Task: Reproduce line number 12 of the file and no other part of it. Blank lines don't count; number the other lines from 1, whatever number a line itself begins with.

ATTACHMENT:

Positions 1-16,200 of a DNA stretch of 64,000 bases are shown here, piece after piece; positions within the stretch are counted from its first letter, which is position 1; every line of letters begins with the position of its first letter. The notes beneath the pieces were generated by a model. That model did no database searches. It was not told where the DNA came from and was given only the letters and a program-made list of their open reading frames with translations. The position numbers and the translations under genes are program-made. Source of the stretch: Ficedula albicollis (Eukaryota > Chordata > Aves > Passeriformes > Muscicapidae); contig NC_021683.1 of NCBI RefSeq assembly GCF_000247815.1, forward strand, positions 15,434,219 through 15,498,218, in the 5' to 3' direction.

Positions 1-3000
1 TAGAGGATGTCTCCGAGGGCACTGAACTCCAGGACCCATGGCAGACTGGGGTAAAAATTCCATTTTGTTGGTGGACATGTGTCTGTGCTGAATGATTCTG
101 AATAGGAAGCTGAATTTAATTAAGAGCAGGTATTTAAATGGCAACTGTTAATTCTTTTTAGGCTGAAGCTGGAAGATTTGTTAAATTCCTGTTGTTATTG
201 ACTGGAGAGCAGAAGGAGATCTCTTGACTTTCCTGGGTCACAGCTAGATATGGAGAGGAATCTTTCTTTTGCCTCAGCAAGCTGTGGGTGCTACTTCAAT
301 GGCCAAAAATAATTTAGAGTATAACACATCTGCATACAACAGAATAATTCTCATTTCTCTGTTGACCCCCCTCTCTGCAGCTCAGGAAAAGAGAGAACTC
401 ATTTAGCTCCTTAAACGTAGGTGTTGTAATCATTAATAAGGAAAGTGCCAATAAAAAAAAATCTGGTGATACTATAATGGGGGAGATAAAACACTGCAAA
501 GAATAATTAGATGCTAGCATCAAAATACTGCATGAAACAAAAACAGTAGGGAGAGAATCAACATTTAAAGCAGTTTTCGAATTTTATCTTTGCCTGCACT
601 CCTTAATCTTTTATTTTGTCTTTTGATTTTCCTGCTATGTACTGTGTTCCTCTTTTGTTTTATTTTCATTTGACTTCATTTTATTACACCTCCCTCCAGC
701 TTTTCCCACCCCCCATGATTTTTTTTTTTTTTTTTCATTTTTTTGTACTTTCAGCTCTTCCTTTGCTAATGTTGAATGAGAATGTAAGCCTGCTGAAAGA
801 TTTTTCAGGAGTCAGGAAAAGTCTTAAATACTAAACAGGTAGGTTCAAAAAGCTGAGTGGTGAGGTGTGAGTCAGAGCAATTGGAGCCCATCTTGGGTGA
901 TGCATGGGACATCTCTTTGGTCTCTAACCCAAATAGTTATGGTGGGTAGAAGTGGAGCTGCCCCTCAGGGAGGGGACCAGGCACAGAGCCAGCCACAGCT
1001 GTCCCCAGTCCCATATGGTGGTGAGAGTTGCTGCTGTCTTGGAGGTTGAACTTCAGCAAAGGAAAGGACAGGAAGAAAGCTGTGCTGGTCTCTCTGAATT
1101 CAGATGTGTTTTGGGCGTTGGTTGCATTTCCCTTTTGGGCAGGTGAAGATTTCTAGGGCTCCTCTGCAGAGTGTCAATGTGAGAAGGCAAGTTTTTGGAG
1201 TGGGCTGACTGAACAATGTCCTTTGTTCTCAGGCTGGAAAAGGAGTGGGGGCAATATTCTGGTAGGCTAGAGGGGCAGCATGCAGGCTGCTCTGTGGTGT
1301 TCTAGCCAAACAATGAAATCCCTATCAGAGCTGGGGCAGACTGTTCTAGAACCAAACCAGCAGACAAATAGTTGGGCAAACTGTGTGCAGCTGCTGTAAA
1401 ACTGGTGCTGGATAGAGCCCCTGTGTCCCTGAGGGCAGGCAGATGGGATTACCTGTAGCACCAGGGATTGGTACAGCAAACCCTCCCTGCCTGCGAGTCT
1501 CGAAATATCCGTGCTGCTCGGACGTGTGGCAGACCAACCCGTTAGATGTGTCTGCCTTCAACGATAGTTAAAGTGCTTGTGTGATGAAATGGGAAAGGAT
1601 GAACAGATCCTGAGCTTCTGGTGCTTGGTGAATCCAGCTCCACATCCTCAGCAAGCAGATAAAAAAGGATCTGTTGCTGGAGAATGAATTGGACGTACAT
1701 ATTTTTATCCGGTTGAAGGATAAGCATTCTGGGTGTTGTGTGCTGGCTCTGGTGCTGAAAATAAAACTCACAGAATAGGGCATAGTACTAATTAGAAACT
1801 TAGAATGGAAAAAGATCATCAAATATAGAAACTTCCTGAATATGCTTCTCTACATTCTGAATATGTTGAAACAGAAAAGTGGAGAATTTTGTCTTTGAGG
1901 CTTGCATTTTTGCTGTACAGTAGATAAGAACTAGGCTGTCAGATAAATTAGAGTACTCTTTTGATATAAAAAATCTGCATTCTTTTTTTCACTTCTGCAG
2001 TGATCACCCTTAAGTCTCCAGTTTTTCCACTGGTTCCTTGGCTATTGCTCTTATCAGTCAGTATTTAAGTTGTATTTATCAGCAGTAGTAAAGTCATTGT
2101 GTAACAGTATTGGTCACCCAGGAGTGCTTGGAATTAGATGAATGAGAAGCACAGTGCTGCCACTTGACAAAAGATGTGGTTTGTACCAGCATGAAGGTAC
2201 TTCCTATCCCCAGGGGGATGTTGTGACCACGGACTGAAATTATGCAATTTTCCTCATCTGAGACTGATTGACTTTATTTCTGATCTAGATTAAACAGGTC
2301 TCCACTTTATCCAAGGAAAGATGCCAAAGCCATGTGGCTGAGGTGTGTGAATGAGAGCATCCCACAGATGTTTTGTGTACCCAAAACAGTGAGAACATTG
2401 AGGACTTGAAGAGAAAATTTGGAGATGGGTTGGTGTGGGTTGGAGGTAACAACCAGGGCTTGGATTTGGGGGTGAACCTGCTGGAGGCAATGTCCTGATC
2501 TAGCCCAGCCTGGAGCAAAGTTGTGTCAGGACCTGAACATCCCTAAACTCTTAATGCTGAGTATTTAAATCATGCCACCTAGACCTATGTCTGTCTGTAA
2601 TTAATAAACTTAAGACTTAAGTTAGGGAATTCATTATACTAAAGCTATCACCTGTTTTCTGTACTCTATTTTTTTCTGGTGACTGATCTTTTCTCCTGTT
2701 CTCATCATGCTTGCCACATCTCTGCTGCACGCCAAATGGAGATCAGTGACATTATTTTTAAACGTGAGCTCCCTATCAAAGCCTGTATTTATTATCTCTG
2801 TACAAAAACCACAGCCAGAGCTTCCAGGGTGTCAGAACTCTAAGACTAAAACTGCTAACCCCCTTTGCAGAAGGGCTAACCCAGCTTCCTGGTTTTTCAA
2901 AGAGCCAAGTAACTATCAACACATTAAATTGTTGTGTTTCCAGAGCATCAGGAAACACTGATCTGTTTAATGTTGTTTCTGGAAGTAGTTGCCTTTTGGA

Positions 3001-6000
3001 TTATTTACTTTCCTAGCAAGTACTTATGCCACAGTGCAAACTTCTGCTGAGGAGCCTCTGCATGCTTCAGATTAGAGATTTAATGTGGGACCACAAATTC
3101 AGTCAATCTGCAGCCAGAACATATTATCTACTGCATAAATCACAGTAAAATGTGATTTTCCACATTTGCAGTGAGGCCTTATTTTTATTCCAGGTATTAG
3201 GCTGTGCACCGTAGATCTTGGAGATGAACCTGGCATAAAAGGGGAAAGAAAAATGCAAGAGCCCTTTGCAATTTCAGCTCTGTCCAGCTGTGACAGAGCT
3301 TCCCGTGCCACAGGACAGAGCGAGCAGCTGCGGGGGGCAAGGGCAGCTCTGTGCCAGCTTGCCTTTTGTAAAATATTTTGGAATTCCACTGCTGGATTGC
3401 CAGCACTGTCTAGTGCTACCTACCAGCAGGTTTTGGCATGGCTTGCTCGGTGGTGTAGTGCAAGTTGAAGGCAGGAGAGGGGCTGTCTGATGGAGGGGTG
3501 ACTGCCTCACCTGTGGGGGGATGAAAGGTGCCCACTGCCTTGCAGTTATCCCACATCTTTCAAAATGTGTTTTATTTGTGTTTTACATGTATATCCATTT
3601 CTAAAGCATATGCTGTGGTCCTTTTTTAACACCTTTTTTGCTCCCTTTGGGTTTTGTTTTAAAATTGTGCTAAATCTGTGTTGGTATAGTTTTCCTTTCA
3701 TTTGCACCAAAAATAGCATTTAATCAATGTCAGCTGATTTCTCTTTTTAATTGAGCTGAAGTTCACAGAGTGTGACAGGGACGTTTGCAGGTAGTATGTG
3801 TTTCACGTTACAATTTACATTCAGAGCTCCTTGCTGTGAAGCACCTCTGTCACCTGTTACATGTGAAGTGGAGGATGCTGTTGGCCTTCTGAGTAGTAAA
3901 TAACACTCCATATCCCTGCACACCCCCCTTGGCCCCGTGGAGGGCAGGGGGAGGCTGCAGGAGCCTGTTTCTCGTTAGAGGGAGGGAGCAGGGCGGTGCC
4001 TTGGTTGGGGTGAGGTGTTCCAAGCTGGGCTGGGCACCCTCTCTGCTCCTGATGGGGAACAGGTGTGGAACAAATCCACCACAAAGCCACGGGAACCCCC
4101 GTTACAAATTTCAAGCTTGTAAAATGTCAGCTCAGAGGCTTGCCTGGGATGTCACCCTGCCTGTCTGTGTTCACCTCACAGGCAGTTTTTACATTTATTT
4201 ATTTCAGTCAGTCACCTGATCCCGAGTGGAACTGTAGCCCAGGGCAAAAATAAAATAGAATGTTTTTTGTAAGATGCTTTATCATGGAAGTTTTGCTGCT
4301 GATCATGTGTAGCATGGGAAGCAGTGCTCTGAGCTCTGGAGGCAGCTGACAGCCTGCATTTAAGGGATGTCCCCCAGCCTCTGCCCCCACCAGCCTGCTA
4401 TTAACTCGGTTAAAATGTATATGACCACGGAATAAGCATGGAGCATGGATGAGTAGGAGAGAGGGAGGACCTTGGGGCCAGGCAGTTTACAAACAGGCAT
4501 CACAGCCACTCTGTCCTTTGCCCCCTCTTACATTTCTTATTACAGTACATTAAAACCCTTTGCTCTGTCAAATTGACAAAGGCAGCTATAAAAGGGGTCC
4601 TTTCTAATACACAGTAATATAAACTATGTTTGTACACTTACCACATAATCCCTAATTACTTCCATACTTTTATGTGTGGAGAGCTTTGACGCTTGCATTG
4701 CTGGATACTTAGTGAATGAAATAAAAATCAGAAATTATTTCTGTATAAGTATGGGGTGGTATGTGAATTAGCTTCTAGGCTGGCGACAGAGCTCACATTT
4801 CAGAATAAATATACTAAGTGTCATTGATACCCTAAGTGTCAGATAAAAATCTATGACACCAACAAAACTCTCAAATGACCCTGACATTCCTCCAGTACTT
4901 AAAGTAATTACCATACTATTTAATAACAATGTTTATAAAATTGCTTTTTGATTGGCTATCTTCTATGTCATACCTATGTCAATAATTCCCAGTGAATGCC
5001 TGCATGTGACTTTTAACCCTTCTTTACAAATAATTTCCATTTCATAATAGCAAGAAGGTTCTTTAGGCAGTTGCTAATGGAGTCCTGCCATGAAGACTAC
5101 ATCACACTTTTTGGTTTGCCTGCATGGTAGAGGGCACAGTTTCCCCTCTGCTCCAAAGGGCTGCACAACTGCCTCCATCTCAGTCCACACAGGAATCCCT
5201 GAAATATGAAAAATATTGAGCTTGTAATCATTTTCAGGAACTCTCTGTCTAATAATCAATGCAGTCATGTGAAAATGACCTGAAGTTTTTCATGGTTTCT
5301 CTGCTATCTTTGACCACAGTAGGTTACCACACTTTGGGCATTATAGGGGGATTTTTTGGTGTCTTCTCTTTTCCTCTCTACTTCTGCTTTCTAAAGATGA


901 TGCATGGGACATCTCTTTGGTCTCTAACCCAAATAGTTATGGTGGGTAGAAGTGGAGCTGCCCCTCAGGGAGGGGACCAGGCACAGAGCCAGCCACAGCT